v. The types and amount of risks allocated by the banking entity to each trading desk to implement the mission and strategy of the trading desk, including an enumeration of material risks resulting from the activities in which the trading desk is authorized to engage (including but not limited to price risks, such as basis, volatility and correlation risks, as well as counterparty credit risk). Risk assessments must take into account both the risks inherent in the trading activity and the strength and effectiveness of controls designed to mitigate those risks;

vi. How the risks allocated to each trading desk will be measured;

vii. Why the allocated risks levels are appropriate to the activities authorized for the trading desk;

viii. The limits on the holding period of, and the risk associated with, financial instruments under the responsibility of the trading desk;

ix. The process for setting new or revised limits, as well as escalation procedures for granting exceptions to any limits or to any policies or procedures governing the desk, the analysis that will be required to support revising limits or granting exceptions, and the process for independently reviewing and documenting those exceptions and the underlying analysis;

x. The process for identifying, documenting and approving new products, trading strategies, and hedging strategies;

xi. The types of clients, customers, and counterparties with whom the trading desk may trade; and

xii. The compensation arrangements, including incentive arrangements, for employees associated with the trading desk, which may not be designed to reward or incentivize prohibited proprietary trading or excessive or imprudent risk-taking.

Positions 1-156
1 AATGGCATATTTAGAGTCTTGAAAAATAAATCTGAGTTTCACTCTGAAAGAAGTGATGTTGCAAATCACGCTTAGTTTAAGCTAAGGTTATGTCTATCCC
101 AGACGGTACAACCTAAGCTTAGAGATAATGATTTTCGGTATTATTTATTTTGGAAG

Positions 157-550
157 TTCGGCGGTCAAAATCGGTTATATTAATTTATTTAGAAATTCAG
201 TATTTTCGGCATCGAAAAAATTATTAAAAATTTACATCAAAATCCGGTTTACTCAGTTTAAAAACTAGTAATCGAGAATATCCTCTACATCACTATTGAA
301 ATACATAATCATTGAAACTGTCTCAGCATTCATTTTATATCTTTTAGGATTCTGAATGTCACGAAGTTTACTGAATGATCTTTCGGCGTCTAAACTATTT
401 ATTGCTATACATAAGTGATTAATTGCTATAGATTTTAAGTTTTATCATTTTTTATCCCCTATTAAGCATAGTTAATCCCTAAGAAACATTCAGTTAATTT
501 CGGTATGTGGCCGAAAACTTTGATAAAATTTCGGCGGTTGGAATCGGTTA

2. Description of risks and risk management processes: The compliance program for the banking entity must include a comprehensive description of the risk management program for the trading activity of the banking entity. The compliance program must also include a description of the governance, approval, reporting, escalation, review and other processes the banking entity will use to reasonably ensure that trading activity is conducted in compliance with section 13 of the BHC Act and this part. Trading activity in similar financial instruments should be subject to similar governance, limits, testing, controls, and review, unless the banking entity specifically determines to establish different limits or processes and documents those differences. Descriptions must include, at a minimum, the following elements: